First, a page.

Australia is faced with many strategic challenges. On one hand there is the rise of non-state actors, such as Islamist extremists, who aim to overhaul the Westphalian international system. Without the rule book of western nations, they combine conventional and unconventional military tactics ignoring the distinction of soldier and civilian. These non-state actors, enabled by the networked age, combine propaganda, conventional military tactics and guerrilla asymmetry, along with financial and governance structures. Whether it is Hezbollah, the Taleban, or Daesh, they utilise the entire spectrum of warfare and multiple methods to achieve their desired political ends.
On the other hand there is the resurgence of multipolarity within the international system –– a rebalancing of power within the global order. Countries with centralised forms of government such as Russia and China, are able to leverage more strategic elements of national power for their political ends. Political, technological, sociological, commercial, economic, legal and psychological tools are all intertwined into mutually supporting lines of operation towards the strategic end state.
Australia needs to adopt a culture that promotes political warfare
But in Australia, and other western democracies, we struggle to achieve our political objectives, especially within a world where states find their traditional strength in decay. Whether it is the strategy to defeat Daesh –– requiring a political solution, a military victory, and a social engagement narrative –– seemingly not coordinated enough to link means with ends. Bureaucratic coordination is not the same as having unity of purpose. For instance, it is also questionable how the multicultural programs are synchronised with intelligence operations.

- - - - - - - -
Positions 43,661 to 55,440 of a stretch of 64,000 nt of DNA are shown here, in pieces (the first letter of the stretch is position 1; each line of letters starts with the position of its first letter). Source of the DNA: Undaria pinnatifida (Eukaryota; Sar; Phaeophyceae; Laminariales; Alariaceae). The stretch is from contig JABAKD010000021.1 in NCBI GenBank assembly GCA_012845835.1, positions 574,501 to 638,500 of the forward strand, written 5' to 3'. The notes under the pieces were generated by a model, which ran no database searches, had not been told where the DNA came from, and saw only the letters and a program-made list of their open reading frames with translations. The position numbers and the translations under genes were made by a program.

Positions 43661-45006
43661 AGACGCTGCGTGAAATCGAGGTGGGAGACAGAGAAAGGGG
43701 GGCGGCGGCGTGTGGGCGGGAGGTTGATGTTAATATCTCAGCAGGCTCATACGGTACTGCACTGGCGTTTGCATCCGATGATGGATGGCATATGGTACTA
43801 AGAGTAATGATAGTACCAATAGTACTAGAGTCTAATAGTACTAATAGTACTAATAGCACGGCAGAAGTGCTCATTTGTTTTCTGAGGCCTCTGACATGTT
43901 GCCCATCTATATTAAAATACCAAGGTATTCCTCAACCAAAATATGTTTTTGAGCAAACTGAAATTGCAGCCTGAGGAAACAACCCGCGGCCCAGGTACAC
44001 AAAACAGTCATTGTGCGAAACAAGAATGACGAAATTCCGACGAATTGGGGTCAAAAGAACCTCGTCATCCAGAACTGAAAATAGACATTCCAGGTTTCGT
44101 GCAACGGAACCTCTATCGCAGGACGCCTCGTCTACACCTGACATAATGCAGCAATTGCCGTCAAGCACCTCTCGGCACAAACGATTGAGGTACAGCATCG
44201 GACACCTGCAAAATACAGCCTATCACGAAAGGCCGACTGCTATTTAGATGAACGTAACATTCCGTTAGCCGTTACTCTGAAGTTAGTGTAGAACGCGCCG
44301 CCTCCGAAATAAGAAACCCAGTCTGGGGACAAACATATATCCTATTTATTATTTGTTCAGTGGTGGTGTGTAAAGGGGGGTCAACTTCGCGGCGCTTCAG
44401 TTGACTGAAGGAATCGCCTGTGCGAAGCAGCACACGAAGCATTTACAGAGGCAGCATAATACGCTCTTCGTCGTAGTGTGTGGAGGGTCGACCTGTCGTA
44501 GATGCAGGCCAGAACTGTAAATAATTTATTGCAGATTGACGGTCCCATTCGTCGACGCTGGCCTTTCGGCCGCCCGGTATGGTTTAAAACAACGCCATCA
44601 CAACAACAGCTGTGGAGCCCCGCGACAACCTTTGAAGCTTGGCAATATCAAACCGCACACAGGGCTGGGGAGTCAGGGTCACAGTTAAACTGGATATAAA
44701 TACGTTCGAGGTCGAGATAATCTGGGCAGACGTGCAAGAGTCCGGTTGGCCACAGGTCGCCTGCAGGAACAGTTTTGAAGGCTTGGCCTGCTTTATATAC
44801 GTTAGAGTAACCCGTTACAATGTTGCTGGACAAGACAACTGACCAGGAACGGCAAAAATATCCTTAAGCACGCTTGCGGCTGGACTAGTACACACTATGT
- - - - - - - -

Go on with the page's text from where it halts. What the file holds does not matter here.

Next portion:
This article argues that Australia needs to adopt a culture that promotes political warfare. But it does not aim to advocate for an authoritarian or autocratic approach to strategy development. The strengths of the other systems discussed in this article are not without their weaknesses, there are real trade offs in their governance which are the strengths of ours. But China and Russia do have some administrative advantage in the development and execution of strategy.
Clausewitz described war as a “continuation of politics by other means.” But war is not the only means, or at least exclusive means, to achieve political objectives in the modern world. Linking military and non-military means to political ends through innovative ways is what is required in modern strategy.
Colonels Qiao Liang and Wang Xiangsui of China’s People’s Liberation Army–Air Force wrote Unrestricted Warfare or 超限战 (literally warfare beyond bounds) in 1998, analysing how the US were able to engineer such an overwhelming victory in Kuwait, but then fail in subsequent small wars. Qiao and Liang argue the aspects of globalisation and informationalisation that ensued the fall of the Soviet Union had changed the globe and therefore changed the character of warfare. The 13 forms of war itemised in Unrestricted Warfare cover financial, smuggling, cultural, drug, media and fabrication, technological, resource, psychological, network, international law, environmental, economic aid, and urban terror.